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Lords’ PSC evidence increasingly polarised between vulnerable workers and contractors

Contractors and vulnerable agency workers are two distinct groups when analysing the use of personal service companies (PSCs). This was the clear message from the latest evidence session of the House of Lords inquiry into PSCs, which saw union representatives slam umbrella companies and recruitment agencies for their treatment of agency workers.

The focus from business organisations was on the many valid reasons for using PSCs that were not related to tax avoidance. Indeed, the Confederation of British Industry’s director of employment and skills, Neil Carberry noted: “If there was no such thing as taxation there would still be a large number of PSCs.”

And the head of taxation at the Institute of Directors (IoD), Stephen Herring, highlighted to the Lords that “HMRC needs an appropriately nuanced response not to look at personal service companies as automatic evidence of some form of tax avoidance.”

PSCs are not the problem, agencies and umbrella companies are

Considering that the witnesses were supposed to be focusing on Personal Service Companies, the first session featuring representatives from two unions and TaxAid spent most of the hour discussing umbrella companies.

Despite this focus, the witnesses still managed to largely misinform the Lords about how onshore and compliant professional employment services providers actually operate.

TaxAid’s technical director Frances Corrie confirmed that, because of the income levels of most of her organisation’s clients, she didn’t “see all that much” PSC use, although it is frequently offered as an option to low income workers.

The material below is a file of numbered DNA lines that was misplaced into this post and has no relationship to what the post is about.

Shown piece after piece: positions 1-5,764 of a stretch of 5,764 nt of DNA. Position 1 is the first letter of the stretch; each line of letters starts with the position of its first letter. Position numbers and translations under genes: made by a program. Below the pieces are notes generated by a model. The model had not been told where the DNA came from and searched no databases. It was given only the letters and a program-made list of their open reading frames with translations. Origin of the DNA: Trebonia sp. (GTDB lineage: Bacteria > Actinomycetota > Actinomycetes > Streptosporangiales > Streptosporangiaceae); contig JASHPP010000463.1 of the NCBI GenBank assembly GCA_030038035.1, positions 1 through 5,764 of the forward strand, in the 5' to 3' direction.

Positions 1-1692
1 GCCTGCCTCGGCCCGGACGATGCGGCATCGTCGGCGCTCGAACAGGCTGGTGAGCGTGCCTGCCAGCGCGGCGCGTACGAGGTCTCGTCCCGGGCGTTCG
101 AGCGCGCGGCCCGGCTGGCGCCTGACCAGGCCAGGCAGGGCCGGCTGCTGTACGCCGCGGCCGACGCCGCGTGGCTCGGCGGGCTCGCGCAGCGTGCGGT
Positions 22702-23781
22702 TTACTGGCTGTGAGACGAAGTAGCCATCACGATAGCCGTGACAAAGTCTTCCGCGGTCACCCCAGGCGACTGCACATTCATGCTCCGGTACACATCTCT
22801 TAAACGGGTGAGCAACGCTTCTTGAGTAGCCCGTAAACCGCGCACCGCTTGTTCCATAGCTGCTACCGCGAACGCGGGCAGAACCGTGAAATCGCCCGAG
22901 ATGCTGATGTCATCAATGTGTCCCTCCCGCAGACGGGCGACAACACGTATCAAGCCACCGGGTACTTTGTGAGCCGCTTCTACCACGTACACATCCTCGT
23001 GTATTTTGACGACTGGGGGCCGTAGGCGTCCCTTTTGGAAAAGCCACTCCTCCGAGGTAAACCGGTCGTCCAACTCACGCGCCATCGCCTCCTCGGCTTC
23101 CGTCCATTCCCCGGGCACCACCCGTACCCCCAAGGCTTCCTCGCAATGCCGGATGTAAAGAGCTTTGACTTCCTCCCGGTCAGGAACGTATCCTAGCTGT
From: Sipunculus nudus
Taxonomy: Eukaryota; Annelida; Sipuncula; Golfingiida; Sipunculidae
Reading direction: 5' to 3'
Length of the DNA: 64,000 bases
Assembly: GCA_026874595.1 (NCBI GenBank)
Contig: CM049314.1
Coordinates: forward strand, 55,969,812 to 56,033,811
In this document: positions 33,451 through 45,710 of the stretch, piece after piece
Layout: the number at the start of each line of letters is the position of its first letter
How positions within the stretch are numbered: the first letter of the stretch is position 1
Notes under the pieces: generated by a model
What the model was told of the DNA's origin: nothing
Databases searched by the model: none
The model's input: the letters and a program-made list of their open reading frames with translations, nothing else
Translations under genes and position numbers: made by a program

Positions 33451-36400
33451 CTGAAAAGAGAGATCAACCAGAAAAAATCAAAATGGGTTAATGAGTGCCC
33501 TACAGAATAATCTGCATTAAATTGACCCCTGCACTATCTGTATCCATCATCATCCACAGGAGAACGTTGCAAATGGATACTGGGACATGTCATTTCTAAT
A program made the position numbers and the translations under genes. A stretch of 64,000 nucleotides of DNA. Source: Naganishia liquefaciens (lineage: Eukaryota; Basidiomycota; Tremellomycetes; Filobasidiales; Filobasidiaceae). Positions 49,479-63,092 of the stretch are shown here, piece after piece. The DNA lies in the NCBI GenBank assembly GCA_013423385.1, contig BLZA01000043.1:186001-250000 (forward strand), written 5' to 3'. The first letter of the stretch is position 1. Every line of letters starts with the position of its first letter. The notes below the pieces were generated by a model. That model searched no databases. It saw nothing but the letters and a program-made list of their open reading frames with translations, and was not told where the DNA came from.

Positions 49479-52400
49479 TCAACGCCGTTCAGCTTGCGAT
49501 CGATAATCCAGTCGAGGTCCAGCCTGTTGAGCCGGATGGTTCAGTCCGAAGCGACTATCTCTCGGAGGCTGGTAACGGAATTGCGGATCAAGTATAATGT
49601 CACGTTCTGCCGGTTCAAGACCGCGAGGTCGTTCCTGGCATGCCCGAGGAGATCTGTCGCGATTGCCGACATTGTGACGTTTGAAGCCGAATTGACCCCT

Chris Keates of the National Association of Schoolmasters Union of Women Teachers (NASUWT) explained that the union has identified over 200 umbrella companies, and that they “tend to be set up offshore”.

“False self-employment the scourge of the [construction] industry”

Regional secretary for the Eastern Region of the Union of Construction, Allied Trades and Technicians (UCATT) Brian Rye was damning about employment intermediaries in the UK construction sector.

Rye said that operating solutions went through phases that have seen composite companies come and go, and then umbrella companies arrive and then start to wane. Now in the ascendance are what he described as ‘payroll companies’.

When questioned by committee chairman Baroness Noakes on the proportion of PSC use as opposed to these other solutions, Rye couldn’t answer: “The scene constantly changes,” he said, “I don’t have the information.”

HMRC is not using the enforcement tools that it has

On how to tackle the perceived non-compliance by service providers and agencies, Rye was adamant that HMRC knew exactly what was going on but took no action, stating that there is a “failure to police and enforce the existing tax legislation.”

He continued: “The vehicles that are used [in the construction industry] are for the sole purposes of denying the employment relationship [between worker and end user] and the tax and National Insurance (NI) contributions that should be made are not made. It is the enforcement of the legislation that we have which is what is required.”

Keates view was that legislation such as the Agency Workers Regulations (AWR) should be better enforced, alongside bringing back recruitment agency quality marks that were dumped during the Cabinet Office’s Red Tape Challenge.

Separate highly skilled contractors from vulnerable temps and agency workers

The business organisation session began with Carberry saying at the outset that it is “important that we divest the treatment of personal service companies, which are traditionally for highly skilled and remunerated workers, from some of what we are hearing in the last session”.